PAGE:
Public Seminar by Prof Hanan Samet, University of Maryland

Who: Prof Hanan Samet, Department of Computer Science, University of Maryland.
When: Thursday 22nd March, 11:00 am – 12:00 pm.
Where: PAR-Old Geology-G04 (Theatre 1), The University of Melbourne
Moving object databases arise in numerous applications such as traffic monitoring, crowd tracking, and games.  They all require keeping track of objects that move and thus the database of objects must be constantly updated.  The cover fieldtree (more commonly known as the loose quadtree and the loose octree, depending on the dimension of the underlying space) is designed to overcome the drawback of spatial data structures that associate objects with their minimum enclosing quadtree (octree) cells which is that the size of these cells depends more on the position of the objects and less on their size.  In fact, the size of these cells may be as large as the entire space from which the objects are drawn.  The loose quadtree (octree) overcomes this drawback by expanding the size of the space that is spanned by each quadtree (octree) cell c of width w by a cell expansion factor p (p>0) so that the expanded cell is of width (1+p)*w and an object is associated with its minimum enclosing expanded quadtree (octree)
cell. It is shown that for an object o with minimum bounding hypercube box b of radius r (i.e., half the length of a side of the hypercube), the maximum possible width w of the minimum enclosing expanded
quadtree cell c is just a function of r and p, and is independent of the position of o.  Normalizing w via division by 2r enables calculating the range of possible expanded quadtree cell sizes as a function of p.  For p>= 0.5 the range consists of just two values and usually just one value for p>=1.  This makes updating very simple and fast as for p >= 0.5, there are at most two possible new cells associated with the moved object and thus the update can be done in O(1) time.  Experiments with random data showed that the update time to support motion in such an environment is minimized when p is infinitesimally less than 1, with as much as a one order of magnitude increase in the number of updates that can be handled vis-a-vis the p=0 case in a given unit of time.  Similar results for updates were obtained for an N-body simulation where improved query performance and scalability were also observed.  Finally, in order amplify the result, a video titled “Crates and Barrels” is available which is an N-body simulation of 14,000 objects.  The video as well as a JAVA applet that illustrates the behavior of the loose quadtree are both available from here.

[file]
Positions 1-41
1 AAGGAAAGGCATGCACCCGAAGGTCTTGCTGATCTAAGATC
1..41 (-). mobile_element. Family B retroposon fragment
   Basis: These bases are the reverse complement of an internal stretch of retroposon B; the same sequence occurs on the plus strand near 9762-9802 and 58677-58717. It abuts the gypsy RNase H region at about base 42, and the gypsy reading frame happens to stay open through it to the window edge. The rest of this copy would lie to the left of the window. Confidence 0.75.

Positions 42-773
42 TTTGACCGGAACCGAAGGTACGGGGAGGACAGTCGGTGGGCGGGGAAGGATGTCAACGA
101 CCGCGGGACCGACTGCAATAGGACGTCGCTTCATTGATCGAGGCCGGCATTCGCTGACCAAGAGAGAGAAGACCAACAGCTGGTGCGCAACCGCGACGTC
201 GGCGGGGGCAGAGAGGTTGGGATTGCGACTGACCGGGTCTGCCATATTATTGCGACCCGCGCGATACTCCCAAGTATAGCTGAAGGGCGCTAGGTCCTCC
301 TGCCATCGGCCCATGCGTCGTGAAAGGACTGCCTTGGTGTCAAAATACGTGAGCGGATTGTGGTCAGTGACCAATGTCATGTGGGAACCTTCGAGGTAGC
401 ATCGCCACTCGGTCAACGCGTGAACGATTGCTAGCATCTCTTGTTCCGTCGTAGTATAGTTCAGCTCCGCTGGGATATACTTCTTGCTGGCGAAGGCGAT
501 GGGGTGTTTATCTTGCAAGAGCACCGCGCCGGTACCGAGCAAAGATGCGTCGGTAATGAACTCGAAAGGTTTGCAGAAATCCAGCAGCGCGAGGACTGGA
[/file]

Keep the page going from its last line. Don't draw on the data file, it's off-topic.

* Appeared in the Proceedings of the {ACM SIGMOD  Conference, pp. 169–180, New York, June 2013
** Joint work with Jagan Sankaranarayanan and Michael Auerbach
Hanan Samet is a Distinguished University Professor of Computer Science at the University of Maryland, College Park and is a member of the Institute for Computer Studies.  He is also a member of the Computer Vision Laboratory at the Center for Automation Research where he leads a number of research projects on the use of hierarchical data structures for database applications involving spatial data.  He has a Ph.D from Stanford University.  His doctoral dissertation dealt with proving the correctness of translations of LISP programs which was the first work in translation validation and the related concept of proof carrying code.  He is the author of the recent book “Foundations of Multidimensional and Metric Data Structures” published by Morgan-Kaufmann, San Francisco, CA, in 2006, an award winner in the 2006 best book in Computer and Information Science competition of the Professional and Scholarly Publishers (PSP) Group of the American Publishers Association (AAP), and of the first two books on spatial data  structures titled “Design and Analysis of Spatial Data Structures” and “Applications of Spatial Data Structures:  Computer Graphics, Image Processing and GIS” published by Addison-Wesley, Reading, MA, 1990.  He is the Founding Editor-In-Chief of the ACM Transactions on Spatial Algorithms and System (TSAS), the founding chair of ACM SIGSPATIAL, a recipient of the 2009 UCGIS Research Award, 2011 ACM Paris Kanellakis Theory and Practice Award, the 2010 CMPS Board of Visitors Award at the University of Maryland, the 2014 IEEE Computer Society Wallace McDowell Award, and a Fellow of the ACM, IEEE, AAAS, IAPR (International Association for Pattern Recognition), and UCGIS (University Consortium for Geographic Science).  He received best paper awards in the 2007 Computers & Graphics Journal,  the 2008 ACM SIGMOD and SIGSPATIAL ACMGIS Conferences, the 2012 SIGSPATIAL MobiGIS Workshop, and the 2013 SIGSPATIAL GIR Workshop, as well as a best demo paper award at the 2011 and 2016 SIGSPATIAL ACMGIS Conferences.  His paper at the 2009 IEEE International Conference on Data Engineering (ICDE) was selected as one of the best papers for publication in the IEEE Transactions on Knowledge and Data Engineering.  He was elected to the ACM Council as the Capitol Region Representative for the term 1989-1991, and was an ACM Distinguished Speaker for the term 2008-2015.